2015-2016 2016-2017 2017-2018 2018-2019 2019-2020
Browse
by subject...
    Schedule
view...
 

1 - 10 of 78 results for: PUBLPOL ; Currently searching offered courses. You can also include unoffered courses

PUBLPOL 14: Navigating Financial Crises in the Modern Global Economy (ECON 14)

What causes financial crises? What are the keys to anticipating, preventing, and managing disruptions in the global financial system? This course prepares students to navigate future episodes as policymakers, finance professionals, and citizens by going inside the practical decisions made in an unfolding crisis, from the U.S. government and IMF to the boardroom and trading floor. Students will learn warning signs of distress; market structures that govern crisis dynamics; strategic interactions among the key actors; and lessons learned for creating a more resilient system. Concepts will be applied to real-world experiences in emerging market crises, the U.S. housing and global financial crisis, and the European sovereign crisis, as well as prospective risks from China's financial system and unwinding of extraordinary central bank stimulus.
Terms: Win | Units: 1
Instructors: Toloui, R. (PI)

PUBLPOL 51: Microeconomics for Policy (INTLPOL 204A, PUBLPOL 301A)

Microeconomic concepts relevant to decision making. Topics include: competitive market clearing, price discrimination; general equilibrium; risk aversion and sharing, capital market theory, Nash equilibrium; welfare analysis; public choice; externalities and public goods; hidden information and market signaling; moral hazard and incentives; auction theory; game theory; oligopoly; reputation and credibility. Undergraduate Public Policy students may take PublPol 51 as a substitute for the Econ 51 major requirement. Economics majors still need to take Econ 51. Prerequisites: ECON 50 and MATH 51 or equiv.
Terms: Aut | Units: 4-5 | UG Reqs: WAY-SI
Instructors: Bulow, J. (PI)

PUBLPOL 55N: Public Policy and Personal Finance (ECON 25N)

The seminar will provide an introduction and discussion of the impact of public policy on personal finance. Voters regularly rate the economy as one of the most important factors shaping their political views and most of those opinions are focused on their individual bottom lines. In this course we will discuss the rationale for different public policies and how they affect personal financial situations. We will explore personal finance issues such as taxes, loans, charity, insurance, and pensions. Using the context of (hypothetical) personal finance positions, we will discuss the public policy implications of various proposals and how they affect different groups of people, for example: the implications of differential tax rates for different types of income, the promotion of home ownership in the U.S., and policies to care for our aging population. While economic policy will be the focus of much of the course, we will also examine some of the implications of social policies on personal finance as well. There will be weekly readings and several short policy-related writing assignments.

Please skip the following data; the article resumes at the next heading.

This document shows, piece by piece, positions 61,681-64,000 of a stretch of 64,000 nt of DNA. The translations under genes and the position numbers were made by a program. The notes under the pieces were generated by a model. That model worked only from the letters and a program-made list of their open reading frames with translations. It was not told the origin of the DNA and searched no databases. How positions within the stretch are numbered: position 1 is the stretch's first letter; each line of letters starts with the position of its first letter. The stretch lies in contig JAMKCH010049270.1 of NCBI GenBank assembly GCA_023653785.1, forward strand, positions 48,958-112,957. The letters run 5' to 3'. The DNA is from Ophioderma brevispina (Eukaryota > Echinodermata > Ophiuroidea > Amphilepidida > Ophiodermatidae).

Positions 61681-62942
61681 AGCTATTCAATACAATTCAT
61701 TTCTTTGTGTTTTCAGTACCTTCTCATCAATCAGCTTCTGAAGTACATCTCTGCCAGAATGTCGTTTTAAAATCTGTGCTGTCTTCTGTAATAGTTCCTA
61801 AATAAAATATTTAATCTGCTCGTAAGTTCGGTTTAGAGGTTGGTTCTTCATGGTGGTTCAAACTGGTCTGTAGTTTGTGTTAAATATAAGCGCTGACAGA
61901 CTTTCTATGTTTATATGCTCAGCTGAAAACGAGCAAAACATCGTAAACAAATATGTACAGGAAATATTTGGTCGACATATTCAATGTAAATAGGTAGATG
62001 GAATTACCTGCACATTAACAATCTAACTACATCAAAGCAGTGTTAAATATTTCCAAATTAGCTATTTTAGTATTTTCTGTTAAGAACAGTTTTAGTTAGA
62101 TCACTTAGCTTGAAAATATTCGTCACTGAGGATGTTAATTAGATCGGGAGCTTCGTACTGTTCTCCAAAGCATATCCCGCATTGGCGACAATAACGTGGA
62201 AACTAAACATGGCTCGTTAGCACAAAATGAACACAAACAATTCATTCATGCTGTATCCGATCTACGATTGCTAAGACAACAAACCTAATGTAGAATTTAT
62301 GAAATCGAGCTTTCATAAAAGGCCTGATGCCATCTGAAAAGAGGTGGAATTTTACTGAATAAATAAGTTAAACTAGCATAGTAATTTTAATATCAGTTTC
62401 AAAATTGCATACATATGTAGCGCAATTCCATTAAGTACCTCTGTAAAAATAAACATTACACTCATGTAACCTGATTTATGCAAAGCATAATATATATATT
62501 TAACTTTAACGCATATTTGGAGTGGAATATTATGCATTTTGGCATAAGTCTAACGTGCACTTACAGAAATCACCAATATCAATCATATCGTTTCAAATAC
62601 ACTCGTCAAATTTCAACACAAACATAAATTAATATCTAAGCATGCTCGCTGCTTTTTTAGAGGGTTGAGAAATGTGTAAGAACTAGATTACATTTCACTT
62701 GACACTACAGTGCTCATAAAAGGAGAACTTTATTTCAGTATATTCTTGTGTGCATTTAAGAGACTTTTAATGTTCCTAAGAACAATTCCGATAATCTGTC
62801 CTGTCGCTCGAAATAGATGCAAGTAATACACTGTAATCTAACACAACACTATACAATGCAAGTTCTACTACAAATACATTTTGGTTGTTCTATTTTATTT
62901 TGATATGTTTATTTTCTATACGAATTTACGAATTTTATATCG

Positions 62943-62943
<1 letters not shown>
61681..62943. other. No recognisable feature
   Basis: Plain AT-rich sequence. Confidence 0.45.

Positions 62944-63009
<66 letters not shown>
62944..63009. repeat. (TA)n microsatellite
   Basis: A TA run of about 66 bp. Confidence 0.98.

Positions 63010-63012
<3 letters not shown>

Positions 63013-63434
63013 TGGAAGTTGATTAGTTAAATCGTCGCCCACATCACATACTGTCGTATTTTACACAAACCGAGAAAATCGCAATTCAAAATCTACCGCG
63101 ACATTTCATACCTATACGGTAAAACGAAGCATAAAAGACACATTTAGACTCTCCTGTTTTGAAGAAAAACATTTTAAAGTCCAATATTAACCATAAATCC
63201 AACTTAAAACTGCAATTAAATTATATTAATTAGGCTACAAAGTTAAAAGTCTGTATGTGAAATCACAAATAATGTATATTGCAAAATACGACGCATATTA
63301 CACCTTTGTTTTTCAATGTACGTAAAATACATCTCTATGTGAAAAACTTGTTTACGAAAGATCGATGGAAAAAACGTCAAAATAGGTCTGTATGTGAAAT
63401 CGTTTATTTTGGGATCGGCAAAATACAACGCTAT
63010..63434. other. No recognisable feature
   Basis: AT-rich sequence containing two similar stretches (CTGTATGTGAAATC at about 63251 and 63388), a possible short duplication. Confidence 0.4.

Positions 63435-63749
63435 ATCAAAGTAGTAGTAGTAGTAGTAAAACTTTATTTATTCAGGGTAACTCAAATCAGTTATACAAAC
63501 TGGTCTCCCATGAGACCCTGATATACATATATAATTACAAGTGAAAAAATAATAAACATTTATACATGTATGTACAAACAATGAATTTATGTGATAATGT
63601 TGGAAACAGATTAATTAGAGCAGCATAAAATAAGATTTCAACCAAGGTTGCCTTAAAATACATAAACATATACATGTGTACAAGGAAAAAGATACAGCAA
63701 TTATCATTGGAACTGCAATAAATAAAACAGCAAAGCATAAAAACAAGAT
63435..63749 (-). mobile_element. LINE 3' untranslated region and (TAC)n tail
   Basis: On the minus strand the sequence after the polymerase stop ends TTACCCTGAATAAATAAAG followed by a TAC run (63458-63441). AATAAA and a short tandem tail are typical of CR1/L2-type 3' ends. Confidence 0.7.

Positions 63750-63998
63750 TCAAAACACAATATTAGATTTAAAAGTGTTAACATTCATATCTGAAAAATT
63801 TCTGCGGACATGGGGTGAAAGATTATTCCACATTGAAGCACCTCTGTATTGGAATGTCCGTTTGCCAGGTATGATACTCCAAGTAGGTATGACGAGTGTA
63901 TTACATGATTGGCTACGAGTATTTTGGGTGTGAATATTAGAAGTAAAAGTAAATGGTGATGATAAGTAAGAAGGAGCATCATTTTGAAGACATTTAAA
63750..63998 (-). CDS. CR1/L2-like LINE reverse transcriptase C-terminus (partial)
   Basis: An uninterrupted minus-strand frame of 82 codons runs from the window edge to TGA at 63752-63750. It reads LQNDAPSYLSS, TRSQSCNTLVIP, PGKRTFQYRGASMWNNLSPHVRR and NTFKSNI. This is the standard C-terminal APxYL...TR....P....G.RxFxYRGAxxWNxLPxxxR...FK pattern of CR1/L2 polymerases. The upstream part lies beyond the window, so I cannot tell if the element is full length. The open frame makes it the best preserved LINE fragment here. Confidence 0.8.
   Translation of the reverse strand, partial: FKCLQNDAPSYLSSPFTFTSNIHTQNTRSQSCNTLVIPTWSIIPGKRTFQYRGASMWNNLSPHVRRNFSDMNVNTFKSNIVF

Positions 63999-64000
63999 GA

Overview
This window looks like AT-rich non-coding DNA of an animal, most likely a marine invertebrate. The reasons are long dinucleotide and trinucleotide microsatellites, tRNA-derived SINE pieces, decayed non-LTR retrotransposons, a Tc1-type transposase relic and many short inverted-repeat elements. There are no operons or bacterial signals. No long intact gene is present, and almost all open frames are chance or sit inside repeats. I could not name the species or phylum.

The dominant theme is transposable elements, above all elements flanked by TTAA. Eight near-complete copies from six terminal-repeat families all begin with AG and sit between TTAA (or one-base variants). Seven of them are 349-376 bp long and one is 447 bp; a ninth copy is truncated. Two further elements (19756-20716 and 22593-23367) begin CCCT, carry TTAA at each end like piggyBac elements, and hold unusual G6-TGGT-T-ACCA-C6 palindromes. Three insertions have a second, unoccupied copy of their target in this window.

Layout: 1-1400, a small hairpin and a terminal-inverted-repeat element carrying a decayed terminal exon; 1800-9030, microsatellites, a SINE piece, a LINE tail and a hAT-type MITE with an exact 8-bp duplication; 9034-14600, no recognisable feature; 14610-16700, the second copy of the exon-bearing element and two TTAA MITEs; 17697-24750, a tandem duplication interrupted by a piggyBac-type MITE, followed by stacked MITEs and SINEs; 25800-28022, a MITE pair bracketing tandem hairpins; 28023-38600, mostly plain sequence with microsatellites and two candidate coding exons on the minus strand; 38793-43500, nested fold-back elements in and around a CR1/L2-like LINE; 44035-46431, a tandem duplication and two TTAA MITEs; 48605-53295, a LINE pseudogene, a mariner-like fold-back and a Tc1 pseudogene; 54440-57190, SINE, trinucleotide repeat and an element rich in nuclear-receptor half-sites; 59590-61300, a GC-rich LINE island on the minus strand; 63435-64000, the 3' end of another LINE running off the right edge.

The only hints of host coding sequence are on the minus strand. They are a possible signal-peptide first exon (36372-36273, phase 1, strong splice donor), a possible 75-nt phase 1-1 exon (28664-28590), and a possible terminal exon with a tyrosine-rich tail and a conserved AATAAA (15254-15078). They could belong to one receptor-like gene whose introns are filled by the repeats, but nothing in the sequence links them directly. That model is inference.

Terms: Aut | Units: 3 | UG Reqs: WAY-SI
Instructors: Rosston, G. (PI)

PUBLPOL 73: Energy Policy in California and the West (CEE 263G, POLISCI 73)

This seminar provides an in-depth analysis of the role of California state agencies and Western energy organizations in driving energy policy development, technology innovation, and market structures, in California, the West and internationally. The course covers three areas: 1) roles and responsibilities of key state agencies and Western energy organizations; 2) current and evolving energy and climate policies; and 3) development of the 21st century electricity system in California and the West. The seminar will also provide students a guideline of what to expect in professional working environment.
Terms: Spr | Units: 1 | Repeatable for credit

PUBLPOL 74: Public Service Internship Preparation (EARTHSYS 9, EDUC 9, HUMBIO 9, URBANST 101)

Are you prepared for your internship this summer? This workshop series will help you make the most of your internship experience by setting learning goals in advance; negotiating and communicating clear roles and expectations; preparing for a professional role in a non-profit, government, or community setting; and reflecting with successful interns and community partners on how to prepare sufficiently ahead of time. You will read, discuss, and hear from guest speakers, as well as develop a learning plan specific to your summer or academic year internship placement. This course is primarily designed for students who have already identified an internship for summer or a later quarter. You are welcome to attend any and all workshops, but must attend the entire series and do the assignments for 1 unit of credit.
Terms: Spr | Units: 1

PUBLPOL 100: Hoover Institution National Security Affairs Fellows Mentorship Program

This course is designed to give Stanford undergraduates an introduction to civil-militarynrelations, leadership development, and operational aspects of American foreign policy.nAdmitted undergraduates will be mentored by a distinguished leader from the Army,nNavy, Air Force, Marine Corps, Coast Guard, or State Department for all three quartersnof the 2019-20 academic year. These military leaders and diplomats are part of thenHoover Institution¿s National Security Affairs Fellows program. Each student will meetnregularly with his or her mentor; engage in directed readings and conversations aboutntopics of mutual interest; attend special class-wide events with senior American foreignnpolicy leaders; and invite the mentor to a student activity each quarter to buildnmeaningful bridges and share perspectives. At the end of each quarter, students writenshort reflection papers about what they learned and what they plan for the followingnquarter. Students are encouraged to devise original acti more »